Again, none of this is official. But you might find it helpful.
Yes, it is true-ish. The RECF highly recommends it, but it isn’t necessarily required, yet the event partners running the tournament have the right to not accept notebooks and to disqualify teams who do not have bound or handwritten notebooks. Basically, you should play it safe and make your notebook handwritten and bound from here on out and there shouldn’t be any problems. Still, no matter how many times I or someone else asks, the RECF will give no definitive YES or NO.
I believe the reason(s) that none of us have ever heard of this until this season is because they are just now enforcing it and/ or it is a new guideline in the Judges Guide.
This exact same thing happened at the Rock & Roll & Robots Seattle Prep Tournament a few weeks ago, and like you, no one knew about it, making everyone very mad. So, I looked into it and this is what I found. Hope it helps!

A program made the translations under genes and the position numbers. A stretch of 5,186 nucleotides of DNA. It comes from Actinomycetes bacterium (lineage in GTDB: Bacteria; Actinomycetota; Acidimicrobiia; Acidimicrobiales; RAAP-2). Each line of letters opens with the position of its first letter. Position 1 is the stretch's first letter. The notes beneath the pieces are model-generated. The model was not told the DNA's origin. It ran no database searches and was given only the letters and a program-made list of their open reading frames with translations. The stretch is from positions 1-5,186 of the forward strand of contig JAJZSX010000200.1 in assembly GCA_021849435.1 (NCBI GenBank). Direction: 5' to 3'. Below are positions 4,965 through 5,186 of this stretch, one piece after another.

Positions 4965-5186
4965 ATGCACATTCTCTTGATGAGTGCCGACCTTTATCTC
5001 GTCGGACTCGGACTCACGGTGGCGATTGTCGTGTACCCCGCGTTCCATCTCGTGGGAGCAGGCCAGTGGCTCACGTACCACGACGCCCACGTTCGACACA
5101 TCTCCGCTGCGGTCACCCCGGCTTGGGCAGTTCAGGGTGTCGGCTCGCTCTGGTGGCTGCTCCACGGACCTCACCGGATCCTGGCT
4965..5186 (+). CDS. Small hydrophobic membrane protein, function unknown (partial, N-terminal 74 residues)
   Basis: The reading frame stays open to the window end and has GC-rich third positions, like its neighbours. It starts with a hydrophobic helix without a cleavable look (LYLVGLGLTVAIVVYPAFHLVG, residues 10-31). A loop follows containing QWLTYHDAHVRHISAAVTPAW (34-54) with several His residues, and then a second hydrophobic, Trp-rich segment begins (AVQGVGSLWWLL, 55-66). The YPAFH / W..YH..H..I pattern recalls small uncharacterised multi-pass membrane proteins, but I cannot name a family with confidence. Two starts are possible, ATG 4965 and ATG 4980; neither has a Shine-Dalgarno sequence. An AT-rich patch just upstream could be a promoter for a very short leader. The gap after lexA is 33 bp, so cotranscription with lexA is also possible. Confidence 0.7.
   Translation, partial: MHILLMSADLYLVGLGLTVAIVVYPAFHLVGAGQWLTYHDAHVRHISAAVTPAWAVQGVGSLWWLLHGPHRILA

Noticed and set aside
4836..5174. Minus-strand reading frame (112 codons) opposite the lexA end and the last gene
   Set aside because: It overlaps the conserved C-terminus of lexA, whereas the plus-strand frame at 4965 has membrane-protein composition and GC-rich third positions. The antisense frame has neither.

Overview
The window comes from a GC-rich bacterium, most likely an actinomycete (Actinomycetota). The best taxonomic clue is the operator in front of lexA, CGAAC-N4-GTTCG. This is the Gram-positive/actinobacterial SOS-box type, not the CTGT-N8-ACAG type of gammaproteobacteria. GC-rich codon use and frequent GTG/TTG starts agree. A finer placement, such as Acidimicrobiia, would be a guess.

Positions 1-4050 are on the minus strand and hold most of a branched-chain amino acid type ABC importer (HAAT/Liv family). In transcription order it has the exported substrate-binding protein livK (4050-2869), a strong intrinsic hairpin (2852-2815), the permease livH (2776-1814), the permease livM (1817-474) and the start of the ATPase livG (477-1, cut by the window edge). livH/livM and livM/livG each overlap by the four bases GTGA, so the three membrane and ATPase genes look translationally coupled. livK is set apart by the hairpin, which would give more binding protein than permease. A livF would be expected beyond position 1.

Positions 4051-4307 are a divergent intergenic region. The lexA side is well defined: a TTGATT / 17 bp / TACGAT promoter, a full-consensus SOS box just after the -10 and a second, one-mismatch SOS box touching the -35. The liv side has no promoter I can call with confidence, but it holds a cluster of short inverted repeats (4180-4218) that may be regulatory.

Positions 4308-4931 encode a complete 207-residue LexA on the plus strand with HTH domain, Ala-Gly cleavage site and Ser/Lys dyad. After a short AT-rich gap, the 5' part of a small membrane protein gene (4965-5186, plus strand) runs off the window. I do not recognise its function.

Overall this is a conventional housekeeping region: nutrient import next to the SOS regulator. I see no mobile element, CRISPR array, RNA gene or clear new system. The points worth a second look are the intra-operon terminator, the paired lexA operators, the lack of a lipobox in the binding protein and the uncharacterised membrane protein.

Please show me where it gives the right for EP to disqualify teams for notebooks other than handwritten or bound. This is a false statement regarding EP powers regarding teams being considered for Design Award. On the contrary, all EP training has been focused on student -centered learning and not punitive. Also, qualifying events must follow award criteria that the RECF gives. The design rubric is clear on what is being looked for as evidence of the design process. Handwritten or bound notebooks are not factors.
That said, you may find a well organized handwritten bound notebook to outscore a non-bound one. Teams with binders are trying to figure out the organization side of good documentation. A learning process.